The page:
Warning: This article contains spoilers for The Mandalorian: Season 2, Episode 4!

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The Mandalorian: Chapter 12 proved to be a surprisingly eventful episode on multiple fronts, not least of which being the first in-canon appearance of a major Star Wars video game villain. The Dark Trooper looks to now be an official part of Disney’s Star Wars timeline, and that means Mando and friends have a very dangerous new enemy to contend with.

If you weren’t a PC Gamer back in the mid-’90s, you may not recognize these ominous armored troopers. Read on for a full breakdown of what the Dark Trooper is and how their live-action debut will impact the plot of The Mandalorian.

The Dark Troopers as seen in The Mandalorian: Chapter 12.

The Dark Trooper in Star Wars: Dark Forces

The Dark Trooper was first introduced to the franchise in the 1994 PC game Star Wars: Dark Forces. Dark Forces revolves around Kyle Katarn, an ex-Stormtrooper and mercenary who is hired by Mon Mothma to steal the plans for the first Death Star (obviously, the game is no longer part of the official canon). That initial mission only forms the basis of the game’s opening level, however. From there, the game pivots to a series of missions involving Kyle and his partner Jan Ors investigating the top-secret Dark Trooper Project.

As the game reveals, the Dark Trooper Project is the brainchild of General Rom Mohc, an Imperial notable for his obsession with one-on-one combat and his distaste for impersonal super-weapons like the Death Star. The Dark Trooper is designed to be a much more powerful alternative to Palpatine’s ordinary Stormtroopers. Dark Troopers are outfitted with stronger weaponry, jetpacks and nearly indestructible armor forged from the rare metal phrik.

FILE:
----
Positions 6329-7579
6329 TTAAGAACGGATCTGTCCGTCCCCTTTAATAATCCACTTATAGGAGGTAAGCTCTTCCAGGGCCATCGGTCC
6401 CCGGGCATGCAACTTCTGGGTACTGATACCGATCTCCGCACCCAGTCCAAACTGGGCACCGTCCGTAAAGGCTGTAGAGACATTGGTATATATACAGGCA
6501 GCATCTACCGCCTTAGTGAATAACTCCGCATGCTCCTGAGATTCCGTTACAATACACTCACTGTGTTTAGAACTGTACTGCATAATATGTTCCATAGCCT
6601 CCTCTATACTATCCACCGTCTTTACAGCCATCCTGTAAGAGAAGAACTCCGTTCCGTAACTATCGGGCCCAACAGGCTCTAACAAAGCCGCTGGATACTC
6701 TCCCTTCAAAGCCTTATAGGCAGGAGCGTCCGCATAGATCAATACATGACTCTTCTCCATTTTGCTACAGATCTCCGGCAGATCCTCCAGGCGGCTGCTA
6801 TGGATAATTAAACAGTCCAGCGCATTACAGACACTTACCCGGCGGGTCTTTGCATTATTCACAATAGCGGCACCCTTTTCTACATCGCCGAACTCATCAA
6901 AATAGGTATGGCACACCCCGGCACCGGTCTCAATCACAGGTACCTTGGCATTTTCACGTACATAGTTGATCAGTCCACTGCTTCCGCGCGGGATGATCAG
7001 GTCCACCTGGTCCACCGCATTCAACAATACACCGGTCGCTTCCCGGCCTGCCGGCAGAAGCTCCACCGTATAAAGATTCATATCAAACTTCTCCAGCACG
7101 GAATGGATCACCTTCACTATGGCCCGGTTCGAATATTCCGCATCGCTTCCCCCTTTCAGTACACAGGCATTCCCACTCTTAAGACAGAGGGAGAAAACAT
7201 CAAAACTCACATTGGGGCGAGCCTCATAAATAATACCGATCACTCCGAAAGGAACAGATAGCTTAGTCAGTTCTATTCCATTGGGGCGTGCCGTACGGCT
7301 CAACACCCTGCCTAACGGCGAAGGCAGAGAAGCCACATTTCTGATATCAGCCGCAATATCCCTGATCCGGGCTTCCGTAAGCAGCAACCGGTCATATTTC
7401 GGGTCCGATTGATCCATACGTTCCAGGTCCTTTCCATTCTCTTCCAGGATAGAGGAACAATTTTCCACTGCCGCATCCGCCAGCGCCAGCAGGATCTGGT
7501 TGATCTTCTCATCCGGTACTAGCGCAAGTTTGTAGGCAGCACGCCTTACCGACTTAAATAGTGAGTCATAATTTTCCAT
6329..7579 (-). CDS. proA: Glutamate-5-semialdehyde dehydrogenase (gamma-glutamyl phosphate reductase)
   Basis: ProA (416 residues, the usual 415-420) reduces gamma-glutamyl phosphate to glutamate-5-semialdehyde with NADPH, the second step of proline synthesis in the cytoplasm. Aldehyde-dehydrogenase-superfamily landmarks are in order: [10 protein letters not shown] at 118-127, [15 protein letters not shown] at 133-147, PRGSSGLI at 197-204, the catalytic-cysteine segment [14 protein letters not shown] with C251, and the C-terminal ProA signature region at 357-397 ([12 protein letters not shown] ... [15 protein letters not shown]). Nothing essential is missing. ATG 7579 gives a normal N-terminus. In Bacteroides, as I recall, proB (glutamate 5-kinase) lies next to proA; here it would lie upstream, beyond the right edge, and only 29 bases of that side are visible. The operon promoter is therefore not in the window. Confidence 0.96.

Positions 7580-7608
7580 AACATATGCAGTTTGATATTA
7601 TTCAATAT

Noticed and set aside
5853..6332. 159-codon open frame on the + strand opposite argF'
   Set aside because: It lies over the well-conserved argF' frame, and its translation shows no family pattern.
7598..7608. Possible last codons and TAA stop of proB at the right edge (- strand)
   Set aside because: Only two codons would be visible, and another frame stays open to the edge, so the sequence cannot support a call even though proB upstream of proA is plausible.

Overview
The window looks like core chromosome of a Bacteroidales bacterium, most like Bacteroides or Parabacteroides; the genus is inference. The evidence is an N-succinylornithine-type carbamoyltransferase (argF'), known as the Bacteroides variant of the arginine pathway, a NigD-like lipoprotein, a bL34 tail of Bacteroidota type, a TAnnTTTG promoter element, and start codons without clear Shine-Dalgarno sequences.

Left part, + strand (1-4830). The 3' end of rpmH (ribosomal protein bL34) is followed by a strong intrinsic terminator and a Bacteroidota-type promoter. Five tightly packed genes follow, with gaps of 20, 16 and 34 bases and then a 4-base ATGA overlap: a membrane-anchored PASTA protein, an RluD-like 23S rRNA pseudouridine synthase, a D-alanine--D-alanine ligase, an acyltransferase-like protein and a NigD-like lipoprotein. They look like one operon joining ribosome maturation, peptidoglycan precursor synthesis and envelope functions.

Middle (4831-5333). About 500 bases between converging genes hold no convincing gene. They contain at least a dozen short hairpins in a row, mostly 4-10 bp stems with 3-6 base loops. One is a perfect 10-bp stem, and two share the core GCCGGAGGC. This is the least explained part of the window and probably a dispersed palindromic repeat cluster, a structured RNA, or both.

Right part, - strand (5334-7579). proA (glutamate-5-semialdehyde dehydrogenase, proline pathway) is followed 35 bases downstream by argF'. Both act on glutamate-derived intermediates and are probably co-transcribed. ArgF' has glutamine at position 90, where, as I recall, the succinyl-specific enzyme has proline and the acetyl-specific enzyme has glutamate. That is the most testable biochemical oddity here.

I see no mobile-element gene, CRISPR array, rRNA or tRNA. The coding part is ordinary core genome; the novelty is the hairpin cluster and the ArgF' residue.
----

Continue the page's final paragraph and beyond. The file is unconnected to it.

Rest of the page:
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Dark Forces introduces three variations of the Dark Trooper. Most Dark Troopers seen in the game are actually battle droids rather than living soldiers. The Phase 1 Dark Trooper resembles nothing if not a cross between a Stormtrooper and a Terminator endoskeleton. The Phase 2 Dark Trooper is much larger and more heavily armored. The Phase 3 Dark Trooper is the culmination of Mohc’s plans. It’s an exoskeleton suit rather than an autonomous robot, and Mohc himself wears the sole Phase 3 suit in existence when he battles Katarn in the climax of the game. Naturally, Mohc is defeated, and the Phase 3 suit is destroyed along with the majority of the Dark Trooper Project aboard Mohc’s Star Destroyer.

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Other Versions of the Dark Trooper

The Dark Trooper has made a handful of appearances in other Star Wars projects, mainly various video games and tabletop RPGs. For example, the MMORPG Star Wars Galaxies introduces the Triumphant-class Dark Trooper as a companion to Darth Vader, and the older Star Wars: Battlefront series throws Elite Dark Troopers into the mix.